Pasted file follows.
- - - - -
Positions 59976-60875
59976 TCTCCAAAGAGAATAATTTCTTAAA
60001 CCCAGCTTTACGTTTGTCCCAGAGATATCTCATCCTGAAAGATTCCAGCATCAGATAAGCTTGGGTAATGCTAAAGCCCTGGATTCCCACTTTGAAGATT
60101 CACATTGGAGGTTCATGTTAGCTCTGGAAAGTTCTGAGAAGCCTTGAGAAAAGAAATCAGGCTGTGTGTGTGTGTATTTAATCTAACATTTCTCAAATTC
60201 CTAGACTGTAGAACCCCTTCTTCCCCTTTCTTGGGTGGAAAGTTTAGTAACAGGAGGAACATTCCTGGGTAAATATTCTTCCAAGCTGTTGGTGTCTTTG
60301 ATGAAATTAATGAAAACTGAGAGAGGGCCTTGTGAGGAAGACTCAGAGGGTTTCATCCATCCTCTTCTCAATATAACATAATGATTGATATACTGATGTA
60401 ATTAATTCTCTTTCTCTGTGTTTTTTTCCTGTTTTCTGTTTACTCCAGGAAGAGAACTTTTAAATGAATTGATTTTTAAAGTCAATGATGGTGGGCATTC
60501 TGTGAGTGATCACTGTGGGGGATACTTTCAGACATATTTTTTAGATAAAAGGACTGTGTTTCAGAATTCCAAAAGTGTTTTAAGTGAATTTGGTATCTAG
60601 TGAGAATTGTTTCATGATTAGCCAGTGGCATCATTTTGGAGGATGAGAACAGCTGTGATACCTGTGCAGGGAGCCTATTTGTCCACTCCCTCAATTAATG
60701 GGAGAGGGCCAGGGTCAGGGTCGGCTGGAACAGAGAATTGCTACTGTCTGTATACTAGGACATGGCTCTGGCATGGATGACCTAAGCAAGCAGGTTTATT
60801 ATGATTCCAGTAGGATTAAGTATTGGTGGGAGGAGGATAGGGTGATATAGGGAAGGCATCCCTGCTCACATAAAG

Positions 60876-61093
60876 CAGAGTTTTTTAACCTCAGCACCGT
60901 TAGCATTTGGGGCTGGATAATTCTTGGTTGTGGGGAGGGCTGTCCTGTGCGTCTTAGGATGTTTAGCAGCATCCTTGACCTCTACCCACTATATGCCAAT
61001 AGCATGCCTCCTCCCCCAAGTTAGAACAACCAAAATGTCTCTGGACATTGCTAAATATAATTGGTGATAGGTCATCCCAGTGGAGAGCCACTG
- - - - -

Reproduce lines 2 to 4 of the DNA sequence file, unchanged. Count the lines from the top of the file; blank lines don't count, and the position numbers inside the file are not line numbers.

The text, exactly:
59976 TCTCCAAAGAGAATAATTTCTTAAA
60001 CCCAGCTTTACGTTTGTCCCAGAGATATCTCATCCTGAAAGATTCCAGCATCAGATAAGCTTGGGTAATGCTAAAGCCCTGGATTCCCACTTTGAAGATT
60101 CACATTGGAGGTTCATGTTAGCTCTGGAAAGTTCTGAGAAGCCTTGAGAAAAGAAATCAGGCTGTGTGTGTGTGTATTTAATCTAACATTTCTCAAATTC